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Chris Matthews on JFK: My Take

by John on 03/23/2012

Chris Matthews definitely pays homage to JFK in his book, “Jack Kennedy: Elusive Hero“.  But it has relevance to the 2012 presidential election candidates too. 

 

It’s worth the read if you want a nice romp through 20th Century U.S. political history from the Kennedy perspective including some of JFK’s closest buddies.

 

However, it’s not worth reading if you’re looking for juicy details on JFK’s affairs.  Matthews does not avoid JFK’s “girling”, as he called it.  But he doesn’t delve into them either.  Marilyn Monroe isn’t mentioned.

 

It’s also not a scholarly read.  It’s a journalist’s account from those who knew JFK through his life.  You get the feeling Matthews was worried some of these guys, now in their 80s, might not have more chances to tell their stories and cement JFK’s place in history.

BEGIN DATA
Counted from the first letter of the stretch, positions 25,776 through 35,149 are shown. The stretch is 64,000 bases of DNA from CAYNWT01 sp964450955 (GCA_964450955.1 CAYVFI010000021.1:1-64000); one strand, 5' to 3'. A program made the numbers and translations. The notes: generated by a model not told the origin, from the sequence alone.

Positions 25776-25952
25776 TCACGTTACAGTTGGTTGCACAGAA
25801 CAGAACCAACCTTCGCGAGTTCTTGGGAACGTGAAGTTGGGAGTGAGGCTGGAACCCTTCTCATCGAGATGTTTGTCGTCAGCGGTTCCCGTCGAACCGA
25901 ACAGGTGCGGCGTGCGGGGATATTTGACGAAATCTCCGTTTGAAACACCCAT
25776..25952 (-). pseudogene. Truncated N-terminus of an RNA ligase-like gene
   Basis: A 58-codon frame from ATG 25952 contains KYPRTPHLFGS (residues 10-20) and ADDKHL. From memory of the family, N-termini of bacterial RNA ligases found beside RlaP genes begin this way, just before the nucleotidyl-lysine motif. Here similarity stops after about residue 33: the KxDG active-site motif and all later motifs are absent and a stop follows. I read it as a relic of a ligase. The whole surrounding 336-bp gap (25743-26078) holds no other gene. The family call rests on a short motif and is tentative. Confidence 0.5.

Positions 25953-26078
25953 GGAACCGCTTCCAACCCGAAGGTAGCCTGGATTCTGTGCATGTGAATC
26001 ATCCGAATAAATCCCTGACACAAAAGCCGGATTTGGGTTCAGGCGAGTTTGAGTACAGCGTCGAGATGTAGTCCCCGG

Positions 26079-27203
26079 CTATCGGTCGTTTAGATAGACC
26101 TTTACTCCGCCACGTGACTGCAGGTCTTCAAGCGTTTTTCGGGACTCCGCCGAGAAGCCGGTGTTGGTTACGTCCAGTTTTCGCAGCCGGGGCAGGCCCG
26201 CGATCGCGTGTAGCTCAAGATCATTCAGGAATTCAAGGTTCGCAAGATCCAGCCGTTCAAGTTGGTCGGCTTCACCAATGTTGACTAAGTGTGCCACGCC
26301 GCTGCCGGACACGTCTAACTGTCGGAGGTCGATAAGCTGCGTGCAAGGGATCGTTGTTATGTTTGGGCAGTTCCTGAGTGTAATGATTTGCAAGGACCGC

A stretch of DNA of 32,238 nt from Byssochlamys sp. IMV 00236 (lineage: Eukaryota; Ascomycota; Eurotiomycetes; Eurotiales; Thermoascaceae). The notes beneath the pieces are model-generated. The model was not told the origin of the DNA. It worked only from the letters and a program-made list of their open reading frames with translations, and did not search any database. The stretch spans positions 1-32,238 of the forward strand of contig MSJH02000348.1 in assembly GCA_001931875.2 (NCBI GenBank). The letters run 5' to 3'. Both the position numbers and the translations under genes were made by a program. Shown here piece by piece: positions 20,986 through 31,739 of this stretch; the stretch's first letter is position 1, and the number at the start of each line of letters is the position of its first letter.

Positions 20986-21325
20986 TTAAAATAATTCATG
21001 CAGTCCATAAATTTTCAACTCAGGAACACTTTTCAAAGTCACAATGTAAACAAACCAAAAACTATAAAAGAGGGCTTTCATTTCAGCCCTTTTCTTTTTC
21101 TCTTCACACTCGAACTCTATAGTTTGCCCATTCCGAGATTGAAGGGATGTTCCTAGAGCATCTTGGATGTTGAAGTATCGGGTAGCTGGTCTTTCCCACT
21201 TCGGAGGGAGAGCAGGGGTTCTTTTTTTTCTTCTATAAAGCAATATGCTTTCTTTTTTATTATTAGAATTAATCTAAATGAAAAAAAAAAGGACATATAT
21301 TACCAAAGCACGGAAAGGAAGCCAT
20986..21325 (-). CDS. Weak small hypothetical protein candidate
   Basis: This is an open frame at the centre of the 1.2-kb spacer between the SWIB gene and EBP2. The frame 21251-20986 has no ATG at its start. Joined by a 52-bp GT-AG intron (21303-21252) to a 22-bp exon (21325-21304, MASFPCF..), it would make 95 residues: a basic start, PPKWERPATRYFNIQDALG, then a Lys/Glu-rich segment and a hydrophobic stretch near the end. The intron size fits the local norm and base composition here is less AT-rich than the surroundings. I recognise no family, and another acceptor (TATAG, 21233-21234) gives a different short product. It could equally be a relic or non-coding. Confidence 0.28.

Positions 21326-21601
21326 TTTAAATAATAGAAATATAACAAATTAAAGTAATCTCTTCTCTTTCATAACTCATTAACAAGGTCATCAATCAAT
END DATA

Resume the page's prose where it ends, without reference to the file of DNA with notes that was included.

For a more in-depth historical view of Kennedy, I would suggest two books: Robert Dalleck’s “An Unfinished Life: John F. Kennedy, 1917 – 1963” and Richard Reeves’ “Portrait of Camelot”.

 

Granted, Matthews, the MSNBC TV host and political analyst, with his own show “Hard Ball”, is a strong apologist for  the Democrats.  But Matthews hits on some key lessons that are useful today.

 

The first is that JFK was no liberal.  In fact, he was a strong anti-Communist and, some would say, a fiscal conservative.  Like today, a Democrat can only get elected to the White House if he has some middle of the road or right-leaning views.

 

Second, JFK was a lot like Romney.  He knew he wanted to be President of the United States — and set out to achieve that goal.  Like Romney, he also lost his first attempt, but learned from it.  I am not saying Romney is going to win this November, but like Kennedy, he learned how to play the delegate game.  In 1956, Kennedy realized he had not  fostered the relationships around the country that would get him the delegates to seal the nomination.  Whatever you say about Romney that is one lesson he has learned — as you witness his lead in delegates.

 

If you’ve read this book, give me your take.

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